The summary is that sometimes a cyclist has to ride on a non-bike-laned street to get where he or she is going. By taking a safe lane position and holding a steady course, the vast majority of cars will "get" what you're doing and will work with you.

On Crackdown on Fiesta Cruiser Run

Posted on July 29 at 9:50 a.m.

Having lived in Santa Barbara 20 years now, it wasn't until I started riding for my primary transportation that I felt I really started to get true value for the money it costs to live here.

Upper State and Old Town Goleta should really consider taking the Lower State model to heart.... those green bicycle parking bollards really do make these types of trips convenient, and combined with abundant bicycle lanes, serve to create an environment conducive to a less car-dependent lifestyle. The quality of life enhancement that brings is significant.

On Life by Bike Is Full (of Stops)

Posted on July 10 at 10:02 a.m.

At night, the only thing that shows on your bike for cars are your lights (if you've got them) and reflectors / reflective clothing (if the car is at the right angle to hit them).

Assuming your clothing is not reflective, its color is irrelevant at night... it is not picked up by car headlights as they are aimed downwards (to prevent blinding other drivers).

Wearing reflective bands around your feet, and/or having reflectors on your pedals, are helpful, as it having a good strong taillight.

Very sorry to read about this, as a daily cyclist for the past 5 years I find most car drivers are quite cautious and respectful (as am I, for that matter). This is very sad and my condolences to both parties.

On City Worker Killed in Vehicle-Bicycle Accident

Posted on July 5 at 10:10 a.m.

I grew up skating in the 80s and 90s and the world was a totally different place then. Skateboarding was outlawed everywhere and myself and my friends - despite the fact that we were drug and alcohol free and just looking to have a good time riding our boards - were routinely hassled by cops, security guards and other representatives of authority. One Friday evening, I was sat on a curb and lectured by a cop for being out skateboarding, instead of at a party like a "normal" kid... seriously.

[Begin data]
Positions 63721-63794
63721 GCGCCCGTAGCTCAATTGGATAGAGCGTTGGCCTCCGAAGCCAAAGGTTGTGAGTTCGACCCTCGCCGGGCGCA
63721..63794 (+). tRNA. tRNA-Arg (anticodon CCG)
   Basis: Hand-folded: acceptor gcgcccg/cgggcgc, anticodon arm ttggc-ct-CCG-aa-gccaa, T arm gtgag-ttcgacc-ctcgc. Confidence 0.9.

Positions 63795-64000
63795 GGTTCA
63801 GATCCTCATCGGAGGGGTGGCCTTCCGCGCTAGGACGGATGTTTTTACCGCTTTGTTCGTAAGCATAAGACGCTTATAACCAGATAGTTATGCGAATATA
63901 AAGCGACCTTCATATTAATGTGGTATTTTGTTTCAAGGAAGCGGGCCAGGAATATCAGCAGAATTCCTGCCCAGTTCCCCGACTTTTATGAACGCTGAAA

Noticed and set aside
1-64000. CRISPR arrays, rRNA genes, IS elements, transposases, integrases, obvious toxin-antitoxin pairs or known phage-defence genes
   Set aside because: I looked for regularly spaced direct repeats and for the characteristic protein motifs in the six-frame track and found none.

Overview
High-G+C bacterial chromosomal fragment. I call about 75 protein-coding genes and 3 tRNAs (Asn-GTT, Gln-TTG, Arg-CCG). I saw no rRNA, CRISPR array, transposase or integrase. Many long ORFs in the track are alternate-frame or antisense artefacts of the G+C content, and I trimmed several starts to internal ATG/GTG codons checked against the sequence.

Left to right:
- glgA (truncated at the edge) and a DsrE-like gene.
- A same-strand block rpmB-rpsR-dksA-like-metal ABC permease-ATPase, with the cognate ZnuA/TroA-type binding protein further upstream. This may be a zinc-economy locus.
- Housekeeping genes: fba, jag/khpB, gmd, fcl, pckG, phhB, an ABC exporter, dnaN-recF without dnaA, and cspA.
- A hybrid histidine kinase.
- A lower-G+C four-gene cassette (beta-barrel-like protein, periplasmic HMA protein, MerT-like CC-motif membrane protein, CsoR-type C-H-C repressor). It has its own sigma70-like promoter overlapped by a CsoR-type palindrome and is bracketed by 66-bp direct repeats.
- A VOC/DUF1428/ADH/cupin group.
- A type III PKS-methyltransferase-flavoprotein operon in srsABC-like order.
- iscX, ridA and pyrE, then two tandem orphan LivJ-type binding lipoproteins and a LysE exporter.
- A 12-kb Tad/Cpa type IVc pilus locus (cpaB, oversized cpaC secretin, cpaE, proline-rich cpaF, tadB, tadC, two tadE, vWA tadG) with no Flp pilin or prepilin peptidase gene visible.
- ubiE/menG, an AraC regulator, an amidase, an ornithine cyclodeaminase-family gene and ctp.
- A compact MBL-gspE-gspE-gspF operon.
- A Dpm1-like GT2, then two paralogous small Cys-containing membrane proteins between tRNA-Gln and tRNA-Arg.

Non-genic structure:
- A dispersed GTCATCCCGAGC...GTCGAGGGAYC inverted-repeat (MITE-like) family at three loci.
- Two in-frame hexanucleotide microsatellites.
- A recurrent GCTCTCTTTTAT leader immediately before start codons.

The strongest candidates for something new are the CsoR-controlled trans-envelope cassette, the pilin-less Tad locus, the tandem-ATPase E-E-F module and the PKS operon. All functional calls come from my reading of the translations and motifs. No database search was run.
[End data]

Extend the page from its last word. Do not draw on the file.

Anyways, the world today is totally different and now, as the father of two young boys who have avidly taken up skateboarding down at Skater's Point, I'm blown away by how much the skateboarding scene has changed. Sure, there are still young kids acting out - like the water balloon thing here - but in general, the overall scene at Skater's Point is incredible. EVERYONE there looks out for one another, the little kids cheer each other up when one of them falls, and the older guys set a very positive tone. It's nothing like skating was growing up, and far far better.

I agree with the sentiment that the solution here is more skateparks, not less. Skateboarding is huge and isn't going through boom/bust phases any more... it's here to stay. The facilities require little maintenance and obviously the skateboarders themselves care very much about them. Let's stop demonizing these people, there are many generations in the park these days and you're a fool if you think it's just a bunch of punk kids.

On City Beats Strategic Retreat in Struggle over Skater's Point